Remembering Bengali Poet Shankha Ghosh

Eminent Bengali poet and litterateur Shankha Ghosh, who mesmerised readers with his written words for the past several decades, passed away on Wednesday morning in his Kolkata home, saddening all Bengalis (Bengali poet Shankha Ghosh dies battling COVID-19, NT April 22). In fact, an era of the Bengali literature ended with the death of Ghosh, who received several prestigious awards like Padma Bhushan, Jnanpith, Sahitya Akademi and Rabindra Puraskar for his works. He was also honoured with Desikottama by Visva Bharati. His famous books include ‘Murkho Baro Samajik Noy’, ‘Mookh Dheke Jaay Bigyaponey’, ‘Adim Lata-Gulmomoy’, ‘Babarer Prarthana’ etc. His works have been translated into several languages too. The passing away of Ghosh, who was one of the greatest literary figures of modern Bengal, is undoubtedly a great loss for the Bengali literature world.


Keep Migrants’ Interest In Mind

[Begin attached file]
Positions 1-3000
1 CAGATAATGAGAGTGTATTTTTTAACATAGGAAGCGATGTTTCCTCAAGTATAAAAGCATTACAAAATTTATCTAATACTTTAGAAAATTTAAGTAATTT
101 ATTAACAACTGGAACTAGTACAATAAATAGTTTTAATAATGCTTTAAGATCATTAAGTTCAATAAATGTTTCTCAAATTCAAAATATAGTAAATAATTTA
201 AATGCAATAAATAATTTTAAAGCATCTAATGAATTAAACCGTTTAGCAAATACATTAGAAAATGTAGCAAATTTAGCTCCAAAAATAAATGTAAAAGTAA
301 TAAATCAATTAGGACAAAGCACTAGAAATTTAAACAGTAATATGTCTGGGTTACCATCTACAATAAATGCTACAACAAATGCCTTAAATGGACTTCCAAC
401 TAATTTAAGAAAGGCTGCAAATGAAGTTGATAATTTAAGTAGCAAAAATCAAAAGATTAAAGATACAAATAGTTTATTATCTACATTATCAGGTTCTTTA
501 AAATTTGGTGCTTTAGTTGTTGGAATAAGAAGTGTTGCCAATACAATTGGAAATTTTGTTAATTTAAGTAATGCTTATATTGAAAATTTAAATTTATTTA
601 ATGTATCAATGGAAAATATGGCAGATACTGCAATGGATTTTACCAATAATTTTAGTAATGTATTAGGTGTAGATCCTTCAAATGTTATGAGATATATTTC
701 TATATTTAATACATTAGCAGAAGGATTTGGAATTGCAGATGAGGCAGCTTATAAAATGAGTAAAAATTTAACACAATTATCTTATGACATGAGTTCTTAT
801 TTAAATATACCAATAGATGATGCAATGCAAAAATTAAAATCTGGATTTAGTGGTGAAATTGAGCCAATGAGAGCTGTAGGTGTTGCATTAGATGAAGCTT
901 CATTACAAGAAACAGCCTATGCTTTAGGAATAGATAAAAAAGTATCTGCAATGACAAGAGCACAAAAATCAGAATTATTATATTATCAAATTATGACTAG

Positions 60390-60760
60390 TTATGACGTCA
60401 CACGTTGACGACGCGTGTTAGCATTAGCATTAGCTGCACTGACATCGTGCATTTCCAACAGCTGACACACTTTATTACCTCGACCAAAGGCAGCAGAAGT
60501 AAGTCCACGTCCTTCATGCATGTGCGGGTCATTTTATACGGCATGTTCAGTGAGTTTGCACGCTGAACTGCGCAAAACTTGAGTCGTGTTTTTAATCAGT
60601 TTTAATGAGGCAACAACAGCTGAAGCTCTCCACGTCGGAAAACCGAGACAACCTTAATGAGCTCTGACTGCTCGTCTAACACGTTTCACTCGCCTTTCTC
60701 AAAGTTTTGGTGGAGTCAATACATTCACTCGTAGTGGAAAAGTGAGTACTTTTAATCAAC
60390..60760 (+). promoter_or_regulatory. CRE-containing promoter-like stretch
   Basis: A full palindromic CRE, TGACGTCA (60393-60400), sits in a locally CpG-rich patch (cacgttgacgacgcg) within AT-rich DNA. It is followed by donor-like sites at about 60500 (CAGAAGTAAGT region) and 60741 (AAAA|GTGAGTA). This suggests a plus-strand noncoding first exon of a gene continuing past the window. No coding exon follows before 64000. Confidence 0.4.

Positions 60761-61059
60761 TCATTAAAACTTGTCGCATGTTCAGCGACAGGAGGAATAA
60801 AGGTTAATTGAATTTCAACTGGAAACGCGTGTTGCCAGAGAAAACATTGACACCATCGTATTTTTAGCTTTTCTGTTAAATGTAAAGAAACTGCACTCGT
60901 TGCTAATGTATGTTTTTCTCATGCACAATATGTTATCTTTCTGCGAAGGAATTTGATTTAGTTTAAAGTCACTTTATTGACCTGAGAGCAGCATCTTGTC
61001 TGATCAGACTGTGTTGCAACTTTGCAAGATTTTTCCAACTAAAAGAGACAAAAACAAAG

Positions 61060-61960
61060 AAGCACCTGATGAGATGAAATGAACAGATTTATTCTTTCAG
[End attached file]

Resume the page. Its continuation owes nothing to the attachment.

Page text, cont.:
The long walk back to the seemingly safe confines of their roots of origin, when the 2020 lockdown ensured lakhs of migrants could not make both ends meet at their workplaces, is repeating itself in 2021. Men and women employed in the unorganised sector have been hit the most. Insecurity, stemming from anxiety, is creating confusion in the minds of the migrants, mostly from the northern parts of the country. Admittedly, there is no gush of outward flow as it was last time but the movement has begun. This time around the curbs have been imposed by specific states whereas in 2020 the entire nation was locked down by the Centre to tackle the virus. It may safely be said that everyone, including labourers in the unorganised sector know something about the COVID-19 now as compared to the last year when it was truly ‘novel’. Why do migrants rush back to their places? Is the situation better at their native places? Unlikely, but the poor migrants do not want to suffer elsewhere but their roots. A democratically elected government should be pro-poor. It should go beyond lip-service. Transparency, accountability and the ability to learn lessons from the past are not commodities that can be compromised. In 2020, the government woke up late to arrange some sort of transportation in the form of ‘shramik trains’ for migrants who were desperate to reach their homes. Hopefully, the Centre and the states will do better this time with the possibility of a total lockdown looming large in many states. The key is perfect coordination without animosity and bitterness. Out of work migrants should be compensated. Things are likely to turn worse in the coming days and the interests of the migrants, who constitute a considerable chunk of the country’s workforce and contribute substantially to the GDP (gross domestic product), should be taken care of. A citizen pins his/her hope on the government because of the latter’s expansive network. Government’s contingency plan, in times of a natural disaster, has to be enforced with anticipation and alertness using intelligent people and intelligence departments at its disposal.